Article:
Titrate: Determine strength of, or analyse, etc., by finding the smallest amount of the substance that will produce a given effect with another known quantity. titre, n. such smallest amount. titrimetry, n. measuring by such means. titration, n.
Thymus: A lymphoid organ located in the superior mediastinum and lower portion of the neck. This gland is necessary in early fetal development for the normal development of the immune system. It is at it's greatest relative weight shortly after birth, and reaches it's greatest absolute weight at puberty. From this point it begins to involute, and much of the glandular tissue is replaced by fat.
Thyroid Gland Disorders: Some problems that affect the thyroid gland may also cause the gland to enlarge--a condition called goiter. A goiter may exist if the thyroid gland is underactive (producing too little thyroid hormone) or overactive (producing too much). An enlarged thyroid gland that is present at birth is called congenital goiter. Some children have Pendred's syndrome, a hereditary condition that combines deaf-mutism and congenital goiter.
Thyrotroph: A cell that is located in the anterior lobe of the pituitary gland and that produces thyrotropin.
Thyrotropin: Thyroid-stimulating hormone (TSH), hormone released by the anterior pituitary gland that stimulates the thyroid gland to release thyroxine . The release of thyrotropin is triggered by the action of thyrotropin-releasing factor (TRF), a substance found in the hypothalamus of the brain. TRF, once released from the hypothalamus, travels in the bloodstream to the anterior pituitary, where it causes the release of thyrotropin. This latter substance, a glycoprotein, is carried to the thyroid gland by the blood, where it stimulates the uptake of iodine, the conversion of diiodotyrosine to thyroxine, and the secretion of thyroid hormones into the bloodstream. Thyroxine inhibits the further release of thyrotropin by interfering with the action of TRF; thus the levels of thyroid hormones are regulated. If not enough iodine is available in the diet, then not enough thyroxine will be made to shut off the release of thyrotropin. Prolonged stimulation of the thyroid by thyroid-stimulating hormone results in an abnormal enlargement of the gland, known as goiter, a condition which has been largely eradicated by the widespread usage of iodized salt.
Transsphenoidal Hyposection: Surgery to remove a pituitary tumor. Since the pituitary is located behind the sphenoid sinus, it is possible to remove the tumor by that pathway, rather than some of the more invasive methods of the past.
Read about the Transsphenoidal Surgery
What to expect after Transsphenoidal Surgery
Tumor: A growth or mass of abnormal tissue which resembles the normal tissue in structure, but which fulfills no useful function and which grows at the expense of the body. Tumors may be benign or malignant (spreading and infiltrate adjacent tissue).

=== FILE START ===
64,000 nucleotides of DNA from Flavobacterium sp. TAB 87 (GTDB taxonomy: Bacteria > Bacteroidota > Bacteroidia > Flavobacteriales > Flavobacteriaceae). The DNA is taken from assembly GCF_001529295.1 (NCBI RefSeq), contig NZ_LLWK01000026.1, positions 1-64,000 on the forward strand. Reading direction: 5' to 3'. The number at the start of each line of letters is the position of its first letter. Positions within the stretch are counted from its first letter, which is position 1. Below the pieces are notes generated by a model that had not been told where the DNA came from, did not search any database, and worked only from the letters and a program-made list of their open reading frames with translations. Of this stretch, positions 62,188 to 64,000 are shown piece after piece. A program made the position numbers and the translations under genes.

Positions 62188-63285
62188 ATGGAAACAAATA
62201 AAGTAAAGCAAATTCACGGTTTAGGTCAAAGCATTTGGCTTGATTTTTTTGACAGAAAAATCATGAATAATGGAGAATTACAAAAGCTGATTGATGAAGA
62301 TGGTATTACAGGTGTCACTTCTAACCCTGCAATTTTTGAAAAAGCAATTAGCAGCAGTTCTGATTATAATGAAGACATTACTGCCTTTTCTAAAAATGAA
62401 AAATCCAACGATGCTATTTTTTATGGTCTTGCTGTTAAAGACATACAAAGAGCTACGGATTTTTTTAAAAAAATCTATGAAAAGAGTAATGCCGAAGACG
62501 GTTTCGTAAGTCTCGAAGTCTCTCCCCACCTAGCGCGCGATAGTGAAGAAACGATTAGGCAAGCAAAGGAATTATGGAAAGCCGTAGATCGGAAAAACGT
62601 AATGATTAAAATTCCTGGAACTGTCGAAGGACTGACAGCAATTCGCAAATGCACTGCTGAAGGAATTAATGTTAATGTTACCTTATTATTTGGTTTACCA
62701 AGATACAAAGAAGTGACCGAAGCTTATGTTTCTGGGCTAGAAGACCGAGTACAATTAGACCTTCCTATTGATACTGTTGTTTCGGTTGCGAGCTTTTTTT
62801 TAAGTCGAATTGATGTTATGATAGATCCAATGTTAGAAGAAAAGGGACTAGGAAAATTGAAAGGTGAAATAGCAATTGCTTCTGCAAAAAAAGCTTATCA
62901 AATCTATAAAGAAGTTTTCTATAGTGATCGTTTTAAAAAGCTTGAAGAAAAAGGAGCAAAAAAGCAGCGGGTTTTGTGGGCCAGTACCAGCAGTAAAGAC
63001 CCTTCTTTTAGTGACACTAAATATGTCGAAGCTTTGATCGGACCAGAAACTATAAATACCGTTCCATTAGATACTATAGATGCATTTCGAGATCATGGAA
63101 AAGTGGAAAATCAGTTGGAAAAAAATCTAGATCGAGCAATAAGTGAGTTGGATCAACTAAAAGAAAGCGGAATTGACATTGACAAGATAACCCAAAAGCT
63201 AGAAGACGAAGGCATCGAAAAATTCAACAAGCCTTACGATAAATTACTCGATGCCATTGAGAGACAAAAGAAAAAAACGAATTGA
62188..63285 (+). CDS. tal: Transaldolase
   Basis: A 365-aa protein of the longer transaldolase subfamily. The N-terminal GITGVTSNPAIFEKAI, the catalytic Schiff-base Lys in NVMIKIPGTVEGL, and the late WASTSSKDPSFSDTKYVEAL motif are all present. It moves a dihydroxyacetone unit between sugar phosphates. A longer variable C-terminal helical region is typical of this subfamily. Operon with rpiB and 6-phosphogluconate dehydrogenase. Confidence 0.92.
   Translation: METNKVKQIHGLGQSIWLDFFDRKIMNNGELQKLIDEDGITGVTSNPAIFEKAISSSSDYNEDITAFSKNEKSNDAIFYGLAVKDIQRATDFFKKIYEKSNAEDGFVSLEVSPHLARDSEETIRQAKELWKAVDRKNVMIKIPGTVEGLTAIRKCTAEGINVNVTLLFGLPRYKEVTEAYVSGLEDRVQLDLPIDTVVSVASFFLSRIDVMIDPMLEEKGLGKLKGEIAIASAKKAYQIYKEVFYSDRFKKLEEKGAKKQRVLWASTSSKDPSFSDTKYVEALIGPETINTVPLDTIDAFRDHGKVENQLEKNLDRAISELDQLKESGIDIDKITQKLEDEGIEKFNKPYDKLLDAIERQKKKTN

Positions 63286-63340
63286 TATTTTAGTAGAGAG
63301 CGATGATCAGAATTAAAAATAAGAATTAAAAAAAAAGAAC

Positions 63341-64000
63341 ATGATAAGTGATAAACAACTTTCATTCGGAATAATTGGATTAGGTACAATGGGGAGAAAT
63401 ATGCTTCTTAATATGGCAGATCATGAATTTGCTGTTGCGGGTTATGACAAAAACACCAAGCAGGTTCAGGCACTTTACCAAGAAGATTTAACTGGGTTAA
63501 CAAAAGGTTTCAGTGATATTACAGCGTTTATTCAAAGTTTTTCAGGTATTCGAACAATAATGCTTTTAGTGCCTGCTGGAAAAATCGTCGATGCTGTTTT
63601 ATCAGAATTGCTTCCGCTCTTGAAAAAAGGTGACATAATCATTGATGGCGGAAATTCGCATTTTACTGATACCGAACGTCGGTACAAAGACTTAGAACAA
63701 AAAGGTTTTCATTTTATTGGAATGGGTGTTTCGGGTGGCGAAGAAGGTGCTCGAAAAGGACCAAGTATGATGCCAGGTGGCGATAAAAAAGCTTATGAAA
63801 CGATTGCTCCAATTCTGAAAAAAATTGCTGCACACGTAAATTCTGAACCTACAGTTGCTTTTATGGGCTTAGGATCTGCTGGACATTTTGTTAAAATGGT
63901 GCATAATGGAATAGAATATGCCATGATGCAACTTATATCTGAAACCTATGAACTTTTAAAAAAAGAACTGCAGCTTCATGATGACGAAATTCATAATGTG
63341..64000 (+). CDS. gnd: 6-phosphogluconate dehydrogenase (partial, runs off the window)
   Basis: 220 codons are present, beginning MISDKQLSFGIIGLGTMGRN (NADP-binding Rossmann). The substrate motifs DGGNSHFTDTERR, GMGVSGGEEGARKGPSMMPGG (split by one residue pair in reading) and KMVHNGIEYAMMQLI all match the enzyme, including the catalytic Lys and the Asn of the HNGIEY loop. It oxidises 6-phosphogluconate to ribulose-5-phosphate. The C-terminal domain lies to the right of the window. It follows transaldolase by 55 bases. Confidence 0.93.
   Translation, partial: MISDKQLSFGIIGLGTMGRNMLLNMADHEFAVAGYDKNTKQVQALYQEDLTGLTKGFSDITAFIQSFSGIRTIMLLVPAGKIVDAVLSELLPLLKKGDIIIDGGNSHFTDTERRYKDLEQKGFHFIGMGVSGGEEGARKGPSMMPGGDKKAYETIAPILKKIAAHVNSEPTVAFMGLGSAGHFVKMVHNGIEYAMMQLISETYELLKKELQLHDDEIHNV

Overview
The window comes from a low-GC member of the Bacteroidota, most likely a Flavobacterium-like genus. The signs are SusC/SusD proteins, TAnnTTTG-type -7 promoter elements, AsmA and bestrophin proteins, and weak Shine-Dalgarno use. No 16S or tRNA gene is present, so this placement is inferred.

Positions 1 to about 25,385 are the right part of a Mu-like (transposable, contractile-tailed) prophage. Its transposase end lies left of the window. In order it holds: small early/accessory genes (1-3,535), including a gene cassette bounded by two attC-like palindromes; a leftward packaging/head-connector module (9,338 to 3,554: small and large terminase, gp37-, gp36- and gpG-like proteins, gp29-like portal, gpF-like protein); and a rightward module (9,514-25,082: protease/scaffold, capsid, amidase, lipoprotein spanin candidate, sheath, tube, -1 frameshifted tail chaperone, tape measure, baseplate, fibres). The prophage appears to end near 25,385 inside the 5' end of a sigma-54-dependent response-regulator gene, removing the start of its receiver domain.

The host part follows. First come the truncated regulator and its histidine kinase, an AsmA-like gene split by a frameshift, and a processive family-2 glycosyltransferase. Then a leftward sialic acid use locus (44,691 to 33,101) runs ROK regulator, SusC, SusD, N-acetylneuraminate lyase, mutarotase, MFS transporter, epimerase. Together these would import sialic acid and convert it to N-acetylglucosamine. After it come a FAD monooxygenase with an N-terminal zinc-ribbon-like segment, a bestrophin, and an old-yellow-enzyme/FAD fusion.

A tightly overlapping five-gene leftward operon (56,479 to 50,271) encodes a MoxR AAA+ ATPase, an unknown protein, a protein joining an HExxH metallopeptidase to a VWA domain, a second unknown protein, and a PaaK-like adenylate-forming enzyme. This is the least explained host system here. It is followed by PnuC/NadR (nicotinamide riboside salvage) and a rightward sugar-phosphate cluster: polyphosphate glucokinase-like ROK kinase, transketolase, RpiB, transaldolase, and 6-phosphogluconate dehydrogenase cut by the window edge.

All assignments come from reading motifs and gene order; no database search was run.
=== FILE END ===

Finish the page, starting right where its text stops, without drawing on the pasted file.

Turner's Syndrome: A genetic disorder that can cause premature ovarian failure, in which a woman is born without the second X chromosome or without part of it. Causes deficient ovarian development -- and often primary amenorrhea.
UFC: UFC is an abbreviation used on the message boards for Urine Free Cortisol. There is more information about that test here: http://www.cushings-help.com/urine.htm
Ultrasonography (Ultrasound; Sonogram): View of deep structures of the body by recording reflections or echoes of pulses of ultrasound waves directed into tissues. Sound waves are transmissible in liquid and solid.
Venipuncture: Surgical puncture of a vein, usually with a hypodermic needle for the purpose of withdrawing blood or for intravenous injection of medication.
Von Hippel-Lindau disease: A rare, genetic multi-system disorder characterized by the abnormal growth of tumors in certain parts of the body (angiomatosis). The tumors of the central nervous system (CNS) are benign and are comprised of a nest of blood vessels and are called hemangioblastomas (or angiomas in the eye). Hemangioblastomas may develop in the brain, the retina of the eyes, and other areas of the nervous system.
Other types of tumors develop in the adrenal glands, the kidneys, or the pancreas. Symptoms of VHL vary among patients and depend on the size and location of the tumors.
Symptoms may include headaches, problems with balance and walking, dizziness, weakness of the limbs, vision problems, and high blood pressure. Cysts (fluid-filled sacs) and/or tumors (benign or cancerous) may develop around the hemangioblastomas and cause the symptoms listed above. Individuals with VHL are also at a higher risk than normal for certain types of cancer, especially kidney cancer.
Withdrawal: The state experienced when addicting medications, illegal drugs, or alcohol are withdrawn. Symptoms may be physiological or psychological or both. Visit the Cortisone Withdrawal Boards.
X-RAY: High-energy, visible electromagnetic waves capable of penetrating the body and creating shadows on photographic film. Shadows provide images of body tissue through which X-rays pass. Also called roentgen ray.
Zollinger-Ellison Syndrome: A disorder where increased levels of the hormone gastrin are produced, causing the stomach to produce excess hydrochloric acid. Often, the cause is a tumor (gastrinoma) of the duodenum or pancreas producing the hormone gastrin. Gastrin then causes an excessive production of acid which can lead to peptic ulcers (in almost 95% of patients)
Patients with Zollinger-Ellison syndrome may experience abdominal pain and diarrhea. The diagnosis is also suspected in patients without symptoms who have severe ulceration of the stomach and small bowel, especially if they fail to respond to treatment.